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Does that mean there can only be 240 pixels of rotation/scaling sprites before flicker, and less while writing to VRAM?


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PostPosted: Mon Aug 26, 2013 7:59 pm 
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"Less when writing to VRAM" yes. I don't know the exact timings; I never ran into significant overflow in any of my GBA productions.


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PostPosted: Tue Aug 27, 2013 8:49 am 
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One of the GBA docs said that it PPU renders sprites the entire scanline, and takes 2 cycles per rotation/scaling pixels. If that is the case, then the 32kB of sprite patterns must be separate from the 64kb used for backgrounds.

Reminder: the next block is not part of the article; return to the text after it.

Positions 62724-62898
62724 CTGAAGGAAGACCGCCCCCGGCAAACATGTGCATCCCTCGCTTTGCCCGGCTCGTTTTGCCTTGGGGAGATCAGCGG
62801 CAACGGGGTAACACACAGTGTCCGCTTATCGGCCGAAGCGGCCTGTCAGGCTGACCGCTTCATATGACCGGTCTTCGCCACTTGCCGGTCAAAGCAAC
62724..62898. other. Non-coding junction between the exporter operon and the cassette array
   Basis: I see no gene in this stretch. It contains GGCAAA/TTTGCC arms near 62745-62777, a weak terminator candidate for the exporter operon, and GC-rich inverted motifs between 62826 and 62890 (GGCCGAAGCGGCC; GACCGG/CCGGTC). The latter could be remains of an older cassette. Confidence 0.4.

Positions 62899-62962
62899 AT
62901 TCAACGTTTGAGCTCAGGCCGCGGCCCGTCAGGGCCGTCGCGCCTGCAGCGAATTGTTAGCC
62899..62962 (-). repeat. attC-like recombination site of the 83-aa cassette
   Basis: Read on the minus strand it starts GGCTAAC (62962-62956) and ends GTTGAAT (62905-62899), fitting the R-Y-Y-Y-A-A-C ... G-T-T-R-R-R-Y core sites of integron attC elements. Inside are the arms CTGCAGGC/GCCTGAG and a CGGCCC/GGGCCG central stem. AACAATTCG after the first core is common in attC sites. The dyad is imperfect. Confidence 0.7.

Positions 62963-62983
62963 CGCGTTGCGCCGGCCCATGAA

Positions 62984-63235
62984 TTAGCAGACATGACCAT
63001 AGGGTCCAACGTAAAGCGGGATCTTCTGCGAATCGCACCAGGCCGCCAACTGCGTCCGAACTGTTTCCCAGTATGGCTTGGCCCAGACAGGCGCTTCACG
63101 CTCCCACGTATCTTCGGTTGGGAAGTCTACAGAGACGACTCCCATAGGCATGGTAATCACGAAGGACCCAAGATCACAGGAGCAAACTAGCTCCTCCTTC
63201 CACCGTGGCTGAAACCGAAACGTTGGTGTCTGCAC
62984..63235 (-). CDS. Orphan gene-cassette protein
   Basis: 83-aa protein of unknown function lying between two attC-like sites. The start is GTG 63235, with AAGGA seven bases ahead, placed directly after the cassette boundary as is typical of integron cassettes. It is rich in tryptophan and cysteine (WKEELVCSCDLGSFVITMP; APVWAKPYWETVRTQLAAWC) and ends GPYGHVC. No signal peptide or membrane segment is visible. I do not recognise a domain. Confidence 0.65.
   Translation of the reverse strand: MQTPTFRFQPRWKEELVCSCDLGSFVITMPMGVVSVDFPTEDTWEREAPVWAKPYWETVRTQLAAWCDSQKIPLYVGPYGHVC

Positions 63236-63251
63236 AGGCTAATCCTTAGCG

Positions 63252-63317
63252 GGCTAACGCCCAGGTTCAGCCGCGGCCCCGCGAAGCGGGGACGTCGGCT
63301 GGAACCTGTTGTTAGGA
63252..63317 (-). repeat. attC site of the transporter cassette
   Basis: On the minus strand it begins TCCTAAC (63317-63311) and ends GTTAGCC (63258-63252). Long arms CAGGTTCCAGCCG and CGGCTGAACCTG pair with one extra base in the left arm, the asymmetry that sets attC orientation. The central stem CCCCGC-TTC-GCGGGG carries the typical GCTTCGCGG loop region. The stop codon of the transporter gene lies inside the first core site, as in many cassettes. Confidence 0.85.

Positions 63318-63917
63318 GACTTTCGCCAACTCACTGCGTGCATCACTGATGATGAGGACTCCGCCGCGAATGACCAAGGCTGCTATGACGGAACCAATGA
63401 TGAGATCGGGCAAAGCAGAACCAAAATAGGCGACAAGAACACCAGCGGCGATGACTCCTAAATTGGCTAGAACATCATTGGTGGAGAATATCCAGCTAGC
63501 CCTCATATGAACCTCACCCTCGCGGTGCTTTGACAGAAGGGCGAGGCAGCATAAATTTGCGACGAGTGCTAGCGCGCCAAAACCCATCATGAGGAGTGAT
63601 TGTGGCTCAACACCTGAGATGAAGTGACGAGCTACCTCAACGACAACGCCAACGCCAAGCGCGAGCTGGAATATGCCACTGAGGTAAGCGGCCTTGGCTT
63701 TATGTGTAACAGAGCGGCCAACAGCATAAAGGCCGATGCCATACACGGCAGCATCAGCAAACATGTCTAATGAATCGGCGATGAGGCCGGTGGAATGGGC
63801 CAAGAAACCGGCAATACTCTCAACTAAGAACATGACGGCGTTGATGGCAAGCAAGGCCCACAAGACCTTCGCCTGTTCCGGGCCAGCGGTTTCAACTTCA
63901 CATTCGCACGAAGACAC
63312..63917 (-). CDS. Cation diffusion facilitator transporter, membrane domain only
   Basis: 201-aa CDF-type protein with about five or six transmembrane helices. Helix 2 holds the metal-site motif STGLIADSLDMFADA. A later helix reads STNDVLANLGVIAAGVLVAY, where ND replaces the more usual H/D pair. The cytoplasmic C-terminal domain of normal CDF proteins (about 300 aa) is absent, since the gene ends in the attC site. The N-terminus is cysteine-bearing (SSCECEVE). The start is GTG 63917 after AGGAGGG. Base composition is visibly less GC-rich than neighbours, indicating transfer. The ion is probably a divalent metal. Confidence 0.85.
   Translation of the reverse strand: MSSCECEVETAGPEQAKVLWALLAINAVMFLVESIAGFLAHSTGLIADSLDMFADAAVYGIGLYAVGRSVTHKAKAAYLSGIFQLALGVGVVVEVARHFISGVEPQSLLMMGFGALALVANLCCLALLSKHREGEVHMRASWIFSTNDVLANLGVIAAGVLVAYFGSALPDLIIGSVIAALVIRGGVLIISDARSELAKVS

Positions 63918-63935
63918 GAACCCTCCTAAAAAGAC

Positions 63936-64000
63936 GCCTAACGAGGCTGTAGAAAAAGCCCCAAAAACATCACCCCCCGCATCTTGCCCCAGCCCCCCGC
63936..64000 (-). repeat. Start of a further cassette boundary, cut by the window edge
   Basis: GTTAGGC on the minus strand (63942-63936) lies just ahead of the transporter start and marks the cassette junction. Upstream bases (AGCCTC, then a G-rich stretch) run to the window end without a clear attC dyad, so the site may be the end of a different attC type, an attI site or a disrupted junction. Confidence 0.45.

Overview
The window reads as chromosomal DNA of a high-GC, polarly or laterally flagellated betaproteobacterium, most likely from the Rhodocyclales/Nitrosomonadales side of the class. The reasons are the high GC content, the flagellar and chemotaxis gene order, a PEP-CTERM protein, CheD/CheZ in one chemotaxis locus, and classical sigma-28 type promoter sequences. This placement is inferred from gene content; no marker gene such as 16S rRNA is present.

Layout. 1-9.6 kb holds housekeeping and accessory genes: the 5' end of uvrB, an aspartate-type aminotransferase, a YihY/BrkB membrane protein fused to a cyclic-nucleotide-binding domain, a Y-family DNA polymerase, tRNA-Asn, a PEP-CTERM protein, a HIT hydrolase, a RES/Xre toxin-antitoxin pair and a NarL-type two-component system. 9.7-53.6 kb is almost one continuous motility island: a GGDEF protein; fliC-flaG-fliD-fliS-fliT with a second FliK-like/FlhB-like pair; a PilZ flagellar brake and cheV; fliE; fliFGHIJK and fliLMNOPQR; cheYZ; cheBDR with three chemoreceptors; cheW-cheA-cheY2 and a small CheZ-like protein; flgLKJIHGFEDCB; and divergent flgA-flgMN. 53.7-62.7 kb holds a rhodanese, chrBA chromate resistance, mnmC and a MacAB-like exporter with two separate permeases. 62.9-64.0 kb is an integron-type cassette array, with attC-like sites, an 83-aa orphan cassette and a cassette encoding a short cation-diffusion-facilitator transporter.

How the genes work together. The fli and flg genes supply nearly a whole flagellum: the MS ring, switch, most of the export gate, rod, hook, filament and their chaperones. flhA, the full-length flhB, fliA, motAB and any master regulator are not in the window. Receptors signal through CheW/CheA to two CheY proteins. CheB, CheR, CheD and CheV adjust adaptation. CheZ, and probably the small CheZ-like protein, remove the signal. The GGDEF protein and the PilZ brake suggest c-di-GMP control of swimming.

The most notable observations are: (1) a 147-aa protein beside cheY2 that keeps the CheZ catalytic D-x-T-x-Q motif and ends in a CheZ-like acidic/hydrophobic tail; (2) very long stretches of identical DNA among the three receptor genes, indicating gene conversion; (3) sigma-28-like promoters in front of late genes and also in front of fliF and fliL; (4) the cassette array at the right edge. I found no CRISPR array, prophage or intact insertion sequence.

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PostPosted: Tue Aug 27, 2013 9:05 am 
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However, the background takes up half the sprite memory in bitmap modes. There must be something complicated going on here. What motivated you to investigate this? Are you trying to make a cycle-accurate GBA emulator or a demo that depends on cycle accuracy or pushes the sprite limit?


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PostPosted: Tue Aug 27, 2013 10:52 am 
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I am just interested in how the circuitry works.


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PostPosted: Tue Aug 27, 2013 12:05 pm 
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I'm not too sure myself, but apparently the GBA uses an advanced memory bus which is ridiculously more complex than what is found in the NES or even the SNES.

The bus allows variable length wait states, so that one device can "wait" for another to finish the transfer before it uses the bus. Because of this, every cycle can be used for a good use, unlike the NES where there is dead cycles everywhere both on the CPU and PPU side.